Football’s relationship with social media can be distilled into one two-hour period in April 2011. One Monday morning, then-Manchester United midfielder Darron Gibson signed up to Twitter and was welcomed by his club captain Rio Ferdinand: ‘We have a new member from the Man utd crew… @dgibbo28 has joined twitterverse show him some love tweeps!’
Within two hours, Gibson’s account had been deactivated after a stream of abusive messages about his ability and recent performances. ‘@dgibbo28 hasn’t tweeted yet,’ one user noted. ‘Seems somewhat fitting after the countless anonymous performances we’ve seen from the ‘footballer’.’ ‘The team do all hard work keeping possession then u hit row Z every fuckin time!!’ said another. Nothing quite like feeling the warm embrace of your adoring public.
Twitter’s original intention was to create a democracy of opinion, to give every user an equal voice. Celebrities, including sports stars, could feel closer to their fans without actually having to get closer to their fans.
What it actually established, helped by wholly ineffective governance, was a dystopian experiment. Give enough social media users enough keyboards and they will eventually write the works of Shakespeare, but it’ll take eons because so many of them will be busy revealing themselves to be dickheads.
Anonymity is the crucial flaw. Ask a group of 100 people if they would steal and most would be inclined to say no. Ask a group of 100 people if they would steal if it was guaranteed that nobody would find out and a few more might say yes. Put those 100 people in that second scenario and more would steal than had previously admitted that they would. ‘Boys will be boys’ used to be the phrase to dilute guilt for immoral actions. Let’s update it for social media: Twats will be twats.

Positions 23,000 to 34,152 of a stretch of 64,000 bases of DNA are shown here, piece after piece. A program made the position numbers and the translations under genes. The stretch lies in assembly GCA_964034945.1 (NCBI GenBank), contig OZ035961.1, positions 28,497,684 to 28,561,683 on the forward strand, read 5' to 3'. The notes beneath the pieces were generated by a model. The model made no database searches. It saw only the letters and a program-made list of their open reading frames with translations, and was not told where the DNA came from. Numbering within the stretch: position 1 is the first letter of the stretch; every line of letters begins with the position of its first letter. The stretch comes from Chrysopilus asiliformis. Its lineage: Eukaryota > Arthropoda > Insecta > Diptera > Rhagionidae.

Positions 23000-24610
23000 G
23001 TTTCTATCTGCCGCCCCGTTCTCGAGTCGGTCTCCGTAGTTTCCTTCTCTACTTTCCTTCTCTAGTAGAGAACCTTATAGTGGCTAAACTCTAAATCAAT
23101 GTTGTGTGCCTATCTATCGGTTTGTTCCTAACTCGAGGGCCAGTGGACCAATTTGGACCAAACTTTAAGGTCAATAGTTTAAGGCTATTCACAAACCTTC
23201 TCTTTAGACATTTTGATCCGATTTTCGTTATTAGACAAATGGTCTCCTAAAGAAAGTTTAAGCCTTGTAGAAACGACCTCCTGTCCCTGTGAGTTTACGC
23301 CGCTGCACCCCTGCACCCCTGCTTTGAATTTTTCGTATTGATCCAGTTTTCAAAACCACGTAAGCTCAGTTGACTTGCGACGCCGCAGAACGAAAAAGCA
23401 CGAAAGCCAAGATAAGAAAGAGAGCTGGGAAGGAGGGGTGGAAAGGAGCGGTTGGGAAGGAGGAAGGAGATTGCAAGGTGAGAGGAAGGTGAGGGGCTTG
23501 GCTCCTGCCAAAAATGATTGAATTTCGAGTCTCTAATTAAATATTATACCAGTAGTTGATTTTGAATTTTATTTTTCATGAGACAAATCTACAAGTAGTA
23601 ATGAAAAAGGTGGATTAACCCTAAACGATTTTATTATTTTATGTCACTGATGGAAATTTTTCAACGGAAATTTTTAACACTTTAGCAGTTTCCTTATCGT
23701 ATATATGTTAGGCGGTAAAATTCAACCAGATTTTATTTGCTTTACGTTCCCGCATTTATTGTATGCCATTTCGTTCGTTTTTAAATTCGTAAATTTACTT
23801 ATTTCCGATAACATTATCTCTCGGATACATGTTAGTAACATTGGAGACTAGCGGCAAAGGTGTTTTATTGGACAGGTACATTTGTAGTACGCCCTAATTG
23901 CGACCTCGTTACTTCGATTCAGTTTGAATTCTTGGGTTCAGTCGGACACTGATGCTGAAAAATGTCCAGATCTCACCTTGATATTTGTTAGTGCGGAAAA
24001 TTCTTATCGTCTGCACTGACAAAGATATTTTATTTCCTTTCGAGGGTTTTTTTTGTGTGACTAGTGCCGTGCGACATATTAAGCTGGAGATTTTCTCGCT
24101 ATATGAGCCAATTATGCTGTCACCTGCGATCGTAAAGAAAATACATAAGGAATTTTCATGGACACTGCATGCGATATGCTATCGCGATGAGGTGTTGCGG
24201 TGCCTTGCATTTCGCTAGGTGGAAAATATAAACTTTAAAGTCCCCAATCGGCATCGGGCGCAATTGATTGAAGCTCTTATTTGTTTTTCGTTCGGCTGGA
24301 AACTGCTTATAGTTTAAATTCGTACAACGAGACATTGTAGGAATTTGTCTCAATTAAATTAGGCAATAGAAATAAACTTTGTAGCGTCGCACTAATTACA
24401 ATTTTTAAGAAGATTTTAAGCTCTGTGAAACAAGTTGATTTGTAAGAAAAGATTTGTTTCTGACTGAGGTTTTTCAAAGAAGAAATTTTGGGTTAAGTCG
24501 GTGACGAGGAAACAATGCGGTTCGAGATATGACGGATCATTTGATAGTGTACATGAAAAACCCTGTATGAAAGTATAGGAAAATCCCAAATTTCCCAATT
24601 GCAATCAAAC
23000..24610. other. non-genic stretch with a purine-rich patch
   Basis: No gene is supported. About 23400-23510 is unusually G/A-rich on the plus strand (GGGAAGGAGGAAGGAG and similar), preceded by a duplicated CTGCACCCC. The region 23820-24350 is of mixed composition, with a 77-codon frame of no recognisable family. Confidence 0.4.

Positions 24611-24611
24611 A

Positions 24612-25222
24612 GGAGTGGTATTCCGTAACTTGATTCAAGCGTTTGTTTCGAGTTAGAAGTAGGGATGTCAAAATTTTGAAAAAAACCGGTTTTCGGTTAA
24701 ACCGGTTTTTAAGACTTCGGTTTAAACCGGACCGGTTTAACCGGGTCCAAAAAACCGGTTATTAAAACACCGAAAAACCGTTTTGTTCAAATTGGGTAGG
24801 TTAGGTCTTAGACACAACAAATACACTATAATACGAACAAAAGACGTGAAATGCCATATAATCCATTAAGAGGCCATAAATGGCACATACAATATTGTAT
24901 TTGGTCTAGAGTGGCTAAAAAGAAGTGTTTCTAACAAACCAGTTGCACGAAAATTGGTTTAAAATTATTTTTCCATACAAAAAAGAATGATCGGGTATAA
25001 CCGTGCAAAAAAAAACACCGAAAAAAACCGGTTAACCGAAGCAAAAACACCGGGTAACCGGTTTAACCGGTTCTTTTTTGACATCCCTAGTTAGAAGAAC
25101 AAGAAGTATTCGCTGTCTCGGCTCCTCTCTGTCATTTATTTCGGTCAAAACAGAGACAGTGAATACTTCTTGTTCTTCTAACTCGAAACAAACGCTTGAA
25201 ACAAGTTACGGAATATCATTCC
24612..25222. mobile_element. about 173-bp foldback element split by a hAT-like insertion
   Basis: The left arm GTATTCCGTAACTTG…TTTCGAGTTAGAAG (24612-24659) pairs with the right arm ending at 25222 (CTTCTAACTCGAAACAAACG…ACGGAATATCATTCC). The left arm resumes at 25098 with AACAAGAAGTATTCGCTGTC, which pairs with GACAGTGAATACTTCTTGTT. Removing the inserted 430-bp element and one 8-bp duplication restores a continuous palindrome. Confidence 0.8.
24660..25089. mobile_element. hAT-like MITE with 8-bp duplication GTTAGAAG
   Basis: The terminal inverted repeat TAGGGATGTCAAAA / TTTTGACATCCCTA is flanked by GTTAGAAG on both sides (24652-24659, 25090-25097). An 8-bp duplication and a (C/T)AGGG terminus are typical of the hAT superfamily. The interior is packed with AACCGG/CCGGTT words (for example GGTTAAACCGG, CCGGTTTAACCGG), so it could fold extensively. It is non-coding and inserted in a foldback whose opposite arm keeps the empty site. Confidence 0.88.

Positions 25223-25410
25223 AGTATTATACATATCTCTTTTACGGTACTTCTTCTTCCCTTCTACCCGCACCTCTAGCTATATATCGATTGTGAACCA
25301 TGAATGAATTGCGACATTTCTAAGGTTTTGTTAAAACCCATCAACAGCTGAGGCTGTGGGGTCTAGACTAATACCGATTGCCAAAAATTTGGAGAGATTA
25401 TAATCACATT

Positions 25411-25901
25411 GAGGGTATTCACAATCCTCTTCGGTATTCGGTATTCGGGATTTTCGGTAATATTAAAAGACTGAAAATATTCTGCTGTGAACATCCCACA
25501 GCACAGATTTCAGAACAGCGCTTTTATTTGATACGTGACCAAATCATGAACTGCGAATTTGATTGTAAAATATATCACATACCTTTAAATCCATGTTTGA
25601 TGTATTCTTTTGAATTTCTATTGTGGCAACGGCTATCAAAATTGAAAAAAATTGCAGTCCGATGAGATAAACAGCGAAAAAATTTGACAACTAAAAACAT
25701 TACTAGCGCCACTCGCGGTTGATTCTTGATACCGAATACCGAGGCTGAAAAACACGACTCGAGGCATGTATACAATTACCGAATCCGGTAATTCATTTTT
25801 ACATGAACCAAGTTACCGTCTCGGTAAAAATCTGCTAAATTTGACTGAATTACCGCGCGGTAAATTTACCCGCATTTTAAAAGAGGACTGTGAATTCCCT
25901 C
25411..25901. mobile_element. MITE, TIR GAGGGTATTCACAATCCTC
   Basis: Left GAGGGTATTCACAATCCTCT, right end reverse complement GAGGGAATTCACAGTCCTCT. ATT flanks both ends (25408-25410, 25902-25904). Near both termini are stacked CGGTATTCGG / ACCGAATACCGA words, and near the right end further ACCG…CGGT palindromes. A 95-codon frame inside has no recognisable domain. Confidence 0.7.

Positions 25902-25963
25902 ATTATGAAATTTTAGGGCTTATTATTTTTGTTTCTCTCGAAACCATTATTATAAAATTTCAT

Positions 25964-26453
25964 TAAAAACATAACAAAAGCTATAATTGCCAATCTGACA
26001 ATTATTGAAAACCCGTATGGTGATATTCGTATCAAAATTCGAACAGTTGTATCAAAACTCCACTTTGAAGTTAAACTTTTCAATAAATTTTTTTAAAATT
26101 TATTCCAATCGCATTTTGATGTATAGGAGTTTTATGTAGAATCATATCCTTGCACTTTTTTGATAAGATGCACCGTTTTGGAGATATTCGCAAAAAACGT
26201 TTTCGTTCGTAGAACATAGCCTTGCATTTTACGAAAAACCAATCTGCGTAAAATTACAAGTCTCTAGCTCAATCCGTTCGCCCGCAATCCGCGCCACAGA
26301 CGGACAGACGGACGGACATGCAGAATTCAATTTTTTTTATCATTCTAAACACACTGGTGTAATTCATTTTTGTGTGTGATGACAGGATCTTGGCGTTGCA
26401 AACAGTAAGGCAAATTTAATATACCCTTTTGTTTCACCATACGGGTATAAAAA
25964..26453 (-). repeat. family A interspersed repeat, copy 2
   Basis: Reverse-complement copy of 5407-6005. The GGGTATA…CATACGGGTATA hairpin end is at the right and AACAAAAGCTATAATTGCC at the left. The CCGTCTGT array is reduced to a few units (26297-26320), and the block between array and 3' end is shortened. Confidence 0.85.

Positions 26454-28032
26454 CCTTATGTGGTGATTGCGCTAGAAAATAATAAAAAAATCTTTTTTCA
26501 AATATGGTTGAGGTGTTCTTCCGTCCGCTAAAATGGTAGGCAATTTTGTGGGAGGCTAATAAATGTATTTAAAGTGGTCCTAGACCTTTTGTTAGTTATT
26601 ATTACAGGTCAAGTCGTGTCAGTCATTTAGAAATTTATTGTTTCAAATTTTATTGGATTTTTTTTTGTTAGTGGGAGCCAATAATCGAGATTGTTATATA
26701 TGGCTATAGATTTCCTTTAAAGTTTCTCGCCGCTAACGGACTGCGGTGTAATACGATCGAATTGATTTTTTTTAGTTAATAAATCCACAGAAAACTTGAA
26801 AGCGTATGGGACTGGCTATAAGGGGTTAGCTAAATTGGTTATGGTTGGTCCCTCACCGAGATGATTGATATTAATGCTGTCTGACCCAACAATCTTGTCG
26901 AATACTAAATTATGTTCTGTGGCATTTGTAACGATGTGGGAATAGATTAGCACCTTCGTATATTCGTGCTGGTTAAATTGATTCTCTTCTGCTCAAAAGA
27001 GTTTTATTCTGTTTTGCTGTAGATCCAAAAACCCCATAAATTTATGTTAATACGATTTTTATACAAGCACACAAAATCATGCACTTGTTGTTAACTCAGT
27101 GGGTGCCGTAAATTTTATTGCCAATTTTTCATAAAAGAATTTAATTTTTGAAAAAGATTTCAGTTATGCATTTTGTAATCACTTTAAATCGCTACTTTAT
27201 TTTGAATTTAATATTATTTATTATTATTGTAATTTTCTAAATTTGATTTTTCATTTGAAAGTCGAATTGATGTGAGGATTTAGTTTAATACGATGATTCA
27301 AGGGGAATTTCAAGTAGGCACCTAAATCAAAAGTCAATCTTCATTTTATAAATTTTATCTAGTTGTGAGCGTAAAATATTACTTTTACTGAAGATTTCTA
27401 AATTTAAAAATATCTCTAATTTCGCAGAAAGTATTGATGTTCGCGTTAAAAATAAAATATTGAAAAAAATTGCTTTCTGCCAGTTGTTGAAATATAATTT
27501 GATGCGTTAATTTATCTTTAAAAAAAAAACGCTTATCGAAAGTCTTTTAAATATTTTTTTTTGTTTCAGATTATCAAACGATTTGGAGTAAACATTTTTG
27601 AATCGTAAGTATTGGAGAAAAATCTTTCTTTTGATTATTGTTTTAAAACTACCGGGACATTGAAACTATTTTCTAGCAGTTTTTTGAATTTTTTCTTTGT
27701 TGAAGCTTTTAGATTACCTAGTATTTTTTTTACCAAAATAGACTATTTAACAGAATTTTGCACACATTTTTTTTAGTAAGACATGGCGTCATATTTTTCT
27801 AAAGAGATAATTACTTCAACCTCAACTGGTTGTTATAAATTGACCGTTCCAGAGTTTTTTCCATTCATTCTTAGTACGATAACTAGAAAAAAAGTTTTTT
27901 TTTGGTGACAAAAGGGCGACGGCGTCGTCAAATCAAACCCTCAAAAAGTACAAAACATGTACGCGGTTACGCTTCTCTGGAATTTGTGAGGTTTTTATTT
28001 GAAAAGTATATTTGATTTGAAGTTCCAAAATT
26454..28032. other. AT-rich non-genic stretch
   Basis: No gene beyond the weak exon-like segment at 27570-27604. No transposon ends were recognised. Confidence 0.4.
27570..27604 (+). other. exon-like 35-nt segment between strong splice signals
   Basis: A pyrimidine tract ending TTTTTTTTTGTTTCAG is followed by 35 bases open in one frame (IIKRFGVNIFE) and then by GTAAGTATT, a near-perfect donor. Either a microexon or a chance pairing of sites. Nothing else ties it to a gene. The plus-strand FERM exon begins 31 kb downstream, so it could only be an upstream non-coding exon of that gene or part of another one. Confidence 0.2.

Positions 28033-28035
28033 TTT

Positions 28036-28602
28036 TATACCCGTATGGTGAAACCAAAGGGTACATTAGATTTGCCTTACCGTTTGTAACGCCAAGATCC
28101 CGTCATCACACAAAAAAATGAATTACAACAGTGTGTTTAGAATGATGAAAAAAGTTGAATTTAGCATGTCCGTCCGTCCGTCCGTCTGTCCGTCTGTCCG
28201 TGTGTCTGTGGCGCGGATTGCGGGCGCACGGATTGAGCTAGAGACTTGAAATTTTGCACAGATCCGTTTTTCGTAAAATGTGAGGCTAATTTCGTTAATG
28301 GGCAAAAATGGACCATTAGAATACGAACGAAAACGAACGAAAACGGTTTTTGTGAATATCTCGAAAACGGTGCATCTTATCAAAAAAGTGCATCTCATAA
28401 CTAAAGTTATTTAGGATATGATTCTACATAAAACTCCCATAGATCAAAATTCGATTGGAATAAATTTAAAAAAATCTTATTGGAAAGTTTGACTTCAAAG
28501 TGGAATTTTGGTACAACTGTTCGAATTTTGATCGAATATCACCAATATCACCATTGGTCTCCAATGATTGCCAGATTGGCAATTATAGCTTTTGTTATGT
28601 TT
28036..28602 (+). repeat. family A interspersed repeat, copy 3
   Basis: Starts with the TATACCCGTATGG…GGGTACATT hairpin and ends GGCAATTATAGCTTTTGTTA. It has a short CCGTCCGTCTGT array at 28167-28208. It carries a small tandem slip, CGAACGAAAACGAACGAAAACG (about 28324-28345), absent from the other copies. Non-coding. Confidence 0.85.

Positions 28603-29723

On Monday evening, Paul Pogba missed a penalty for Manchester United and subsequently suffered horrific racial abuse on Twitter. Last week, Tammy Abraham missed a penalty for Chelsea and the same occurred. This weekend, Yakou Meite missed a penalty for Reading and suffered the same abuse. There were four cases of racist abuse on the EFL’s opening weekend, involving James McClean (Stoke City), Theo Robinson (Southend United), Bambo Diaby (Barnsley) and the sister of Fulham’s Cyrus Christie. Each time, the player and/or club spoke out against the unacceptable actions of supposed football supporters.
In some way this is a problem of football’s own making. By welcoming such rapid commercialisation, football actively persuaded people that this was A Very Serious Business. When you persuade people to take something more seriously, don’t be surprised when they react angrily when things go wrong. But do not allow that to absolve those guilty of any blame. Most people love football and their club immovably without resorting to moronic abuse. You might have told those 100 people they would get away with the crime; that does not alter the immorality of the act.
The ‘oxygen of publicity’ argument insists that by highlighting such abhorrent behaviour, you risk legitimising it. That certainly seems to be the default position of Twitter, whose policy has long been to stick their fingers in their ears and hum along to Everything’s Gonna Be Alright while the platform allows hate to fester within its boundaries.